I've been quiet this week because I've been busy working on my new pants, making minute adjustments and painstakingly picking out seams stitch by stitch. The crazy Hammer pants I made last weekend fit perfectly by the time I finished with them, and I confidently took them apart and used them as my pattern to cut out my real trousers. Somehow, through the mysterious alchemy of sewing, my butt grew enormous and the pattern pieces shrunk to miniscule proportions in the week between making the prototype and putting together the real thing. By the time I have a chance to sew in the evening, I only have the brainpower and stamina for about an hour's work before my eyes cross and fingers fumble, so fitting these dudes has been an epic journey taken in very small steps.
Anyway, tonight the stars aligned and the planets were true in their courses and the pants fit. Fit! Perfectly. I've been in my pajamas since 8 p.m, so you don't get an action shot tonight, but maybe this weekend when they're finished I'll show 'em off. For now, here they are on a hanger.
See that? Right there? Oh, yeah, (almost) matched stripes! That takes planning -- trust me (thanks, Mom!).
Fitting trousers is fidgety work -- you let out a seam by 1/8 of an inch, and by some miracle of calculus that 1/8 inch is transformed into way more roominess, but it's not enough, so you let out another seam 1/8 of an inch, over and over, until the magical point where you step into the trousers and they slide up and over your hips and you know they're just right.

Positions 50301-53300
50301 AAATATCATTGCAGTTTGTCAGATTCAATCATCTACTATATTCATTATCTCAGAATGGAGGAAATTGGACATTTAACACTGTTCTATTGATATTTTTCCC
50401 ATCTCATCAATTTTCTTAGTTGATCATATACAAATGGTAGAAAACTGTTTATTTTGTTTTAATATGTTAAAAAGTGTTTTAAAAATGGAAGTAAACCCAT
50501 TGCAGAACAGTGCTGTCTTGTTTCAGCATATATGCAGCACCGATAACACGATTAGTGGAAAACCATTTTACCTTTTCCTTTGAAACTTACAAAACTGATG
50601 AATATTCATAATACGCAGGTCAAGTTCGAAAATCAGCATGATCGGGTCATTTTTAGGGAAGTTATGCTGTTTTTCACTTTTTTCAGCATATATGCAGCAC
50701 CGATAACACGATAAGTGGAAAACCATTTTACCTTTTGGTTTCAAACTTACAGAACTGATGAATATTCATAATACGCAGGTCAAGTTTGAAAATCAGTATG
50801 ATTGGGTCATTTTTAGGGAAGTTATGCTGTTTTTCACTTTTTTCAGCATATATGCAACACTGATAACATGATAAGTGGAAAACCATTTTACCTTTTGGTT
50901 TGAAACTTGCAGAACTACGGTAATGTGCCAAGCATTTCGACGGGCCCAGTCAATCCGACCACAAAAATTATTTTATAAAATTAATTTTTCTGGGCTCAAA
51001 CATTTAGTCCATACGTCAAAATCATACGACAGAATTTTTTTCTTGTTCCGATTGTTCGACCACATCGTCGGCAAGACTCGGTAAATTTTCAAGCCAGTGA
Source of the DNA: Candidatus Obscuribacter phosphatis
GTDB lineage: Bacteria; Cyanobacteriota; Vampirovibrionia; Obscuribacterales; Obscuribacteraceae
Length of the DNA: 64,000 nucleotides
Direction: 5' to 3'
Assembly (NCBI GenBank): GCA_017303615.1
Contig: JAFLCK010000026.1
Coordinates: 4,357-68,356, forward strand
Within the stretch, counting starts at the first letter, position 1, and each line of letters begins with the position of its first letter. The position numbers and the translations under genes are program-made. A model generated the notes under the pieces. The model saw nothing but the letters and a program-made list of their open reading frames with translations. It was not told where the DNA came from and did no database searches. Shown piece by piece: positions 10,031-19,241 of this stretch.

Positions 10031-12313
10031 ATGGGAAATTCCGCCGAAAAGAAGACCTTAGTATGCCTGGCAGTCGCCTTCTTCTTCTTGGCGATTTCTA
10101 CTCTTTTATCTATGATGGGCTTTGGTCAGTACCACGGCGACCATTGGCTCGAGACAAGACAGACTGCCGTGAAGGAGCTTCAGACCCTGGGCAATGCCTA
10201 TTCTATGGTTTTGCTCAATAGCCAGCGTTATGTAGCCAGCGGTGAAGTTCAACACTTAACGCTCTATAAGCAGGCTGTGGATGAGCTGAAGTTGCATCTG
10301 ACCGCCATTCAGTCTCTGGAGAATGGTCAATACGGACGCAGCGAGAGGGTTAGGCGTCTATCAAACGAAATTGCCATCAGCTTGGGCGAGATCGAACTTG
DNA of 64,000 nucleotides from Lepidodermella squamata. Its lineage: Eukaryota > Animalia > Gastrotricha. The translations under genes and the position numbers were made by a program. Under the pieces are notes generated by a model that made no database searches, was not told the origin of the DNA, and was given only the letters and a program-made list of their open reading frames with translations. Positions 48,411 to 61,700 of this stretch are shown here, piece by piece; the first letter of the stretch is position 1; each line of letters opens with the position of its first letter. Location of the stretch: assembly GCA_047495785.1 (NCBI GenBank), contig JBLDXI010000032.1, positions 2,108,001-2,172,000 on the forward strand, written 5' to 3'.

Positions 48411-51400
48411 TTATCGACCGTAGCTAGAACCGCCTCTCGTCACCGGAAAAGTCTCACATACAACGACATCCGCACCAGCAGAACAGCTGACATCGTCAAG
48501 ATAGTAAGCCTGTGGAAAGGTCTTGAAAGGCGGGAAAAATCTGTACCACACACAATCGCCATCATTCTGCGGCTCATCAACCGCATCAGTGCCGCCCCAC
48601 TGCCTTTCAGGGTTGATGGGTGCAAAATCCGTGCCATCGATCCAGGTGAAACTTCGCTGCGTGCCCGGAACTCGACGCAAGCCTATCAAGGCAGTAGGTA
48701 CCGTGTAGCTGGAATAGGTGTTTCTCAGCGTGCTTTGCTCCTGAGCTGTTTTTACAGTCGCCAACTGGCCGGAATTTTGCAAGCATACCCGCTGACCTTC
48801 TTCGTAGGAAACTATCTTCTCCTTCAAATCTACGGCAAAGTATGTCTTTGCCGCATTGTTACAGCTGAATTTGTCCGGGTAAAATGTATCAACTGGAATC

Despite the apparent tedium, I've quite enjoyed messing with these trousers. There's almost nothing as satisfying as sewing a long, straight seam -- opening up the machine and letting it go as fast as it can, eating up the inches of fabric in seconds, the needle chattering away -- and trousers have the best seams. The sound of my machine clattering down a seam is so soothing, and takes me back 20 years to my grandparents' farm, when the same machine was turning out works of apparel art under my paternal grandmother's hands. And I look down at my fingers feeding the fabric through, and I see my mother's and her mother's hands instead of my own. Sewing is one of those activities where you tap into a rich line of human history; slicing through fine wool with a sharp pair of Gingher dressmaker's shears is something tailors and dressmakers have been doing for centuries, and it's what makes cutting out my pattern pieces one of my favorite parts of sewing. That, and the feeling of satisfaction when I slip into a pair of perfectly fitted trousers.
6 hours ago